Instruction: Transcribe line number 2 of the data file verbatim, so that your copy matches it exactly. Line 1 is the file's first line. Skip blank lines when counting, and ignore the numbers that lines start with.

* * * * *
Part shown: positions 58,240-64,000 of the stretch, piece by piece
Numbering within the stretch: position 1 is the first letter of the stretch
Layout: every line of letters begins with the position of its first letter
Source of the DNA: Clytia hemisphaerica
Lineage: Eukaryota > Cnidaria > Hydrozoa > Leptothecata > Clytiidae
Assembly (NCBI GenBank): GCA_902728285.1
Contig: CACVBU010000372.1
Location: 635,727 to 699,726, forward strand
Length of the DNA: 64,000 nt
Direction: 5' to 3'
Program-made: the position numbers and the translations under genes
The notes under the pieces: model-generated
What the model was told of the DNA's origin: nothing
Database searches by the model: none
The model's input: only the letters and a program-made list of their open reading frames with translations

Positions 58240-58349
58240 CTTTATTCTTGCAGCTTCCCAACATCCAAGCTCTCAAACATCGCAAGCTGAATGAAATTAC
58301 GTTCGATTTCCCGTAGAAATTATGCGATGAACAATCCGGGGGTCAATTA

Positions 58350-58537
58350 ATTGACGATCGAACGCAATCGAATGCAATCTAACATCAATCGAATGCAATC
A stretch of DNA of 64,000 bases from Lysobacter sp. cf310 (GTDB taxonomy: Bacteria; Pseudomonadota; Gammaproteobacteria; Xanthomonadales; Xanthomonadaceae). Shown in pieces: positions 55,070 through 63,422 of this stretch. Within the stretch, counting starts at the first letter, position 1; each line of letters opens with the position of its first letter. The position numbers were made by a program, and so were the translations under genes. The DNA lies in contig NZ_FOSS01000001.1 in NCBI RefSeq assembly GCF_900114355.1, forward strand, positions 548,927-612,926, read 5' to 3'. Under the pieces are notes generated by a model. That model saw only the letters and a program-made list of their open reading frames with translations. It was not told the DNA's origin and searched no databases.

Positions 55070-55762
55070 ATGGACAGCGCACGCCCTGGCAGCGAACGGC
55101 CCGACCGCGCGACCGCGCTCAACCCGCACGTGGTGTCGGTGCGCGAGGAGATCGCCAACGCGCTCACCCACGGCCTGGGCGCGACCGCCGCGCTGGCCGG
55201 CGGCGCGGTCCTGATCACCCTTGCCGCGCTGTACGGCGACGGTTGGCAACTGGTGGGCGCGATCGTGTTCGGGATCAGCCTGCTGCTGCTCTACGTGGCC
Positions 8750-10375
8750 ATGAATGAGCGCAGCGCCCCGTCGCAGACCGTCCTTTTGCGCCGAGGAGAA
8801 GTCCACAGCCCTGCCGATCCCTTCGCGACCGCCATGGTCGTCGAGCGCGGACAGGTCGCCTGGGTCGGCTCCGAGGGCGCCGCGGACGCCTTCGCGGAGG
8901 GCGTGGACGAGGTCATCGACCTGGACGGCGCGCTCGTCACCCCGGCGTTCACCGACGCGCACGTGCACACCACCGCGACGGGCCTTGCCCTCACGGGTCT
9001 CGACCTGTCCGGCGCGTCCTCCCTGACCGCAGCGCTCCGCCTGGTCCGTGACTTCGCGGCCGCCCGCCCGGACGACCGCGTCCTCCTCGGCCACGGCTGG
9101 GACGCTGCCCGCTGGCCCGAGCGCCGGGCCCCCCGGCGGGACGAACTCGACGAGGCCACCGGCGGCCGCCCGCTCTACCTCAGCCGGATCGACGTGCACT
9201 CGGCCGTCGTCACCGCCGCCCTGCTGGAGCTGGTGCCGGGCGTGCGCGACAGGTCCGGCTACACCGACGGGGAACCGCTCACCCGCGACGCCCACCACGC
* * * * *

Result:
Numbering within the stretch: position 1 is the first letter of the stretch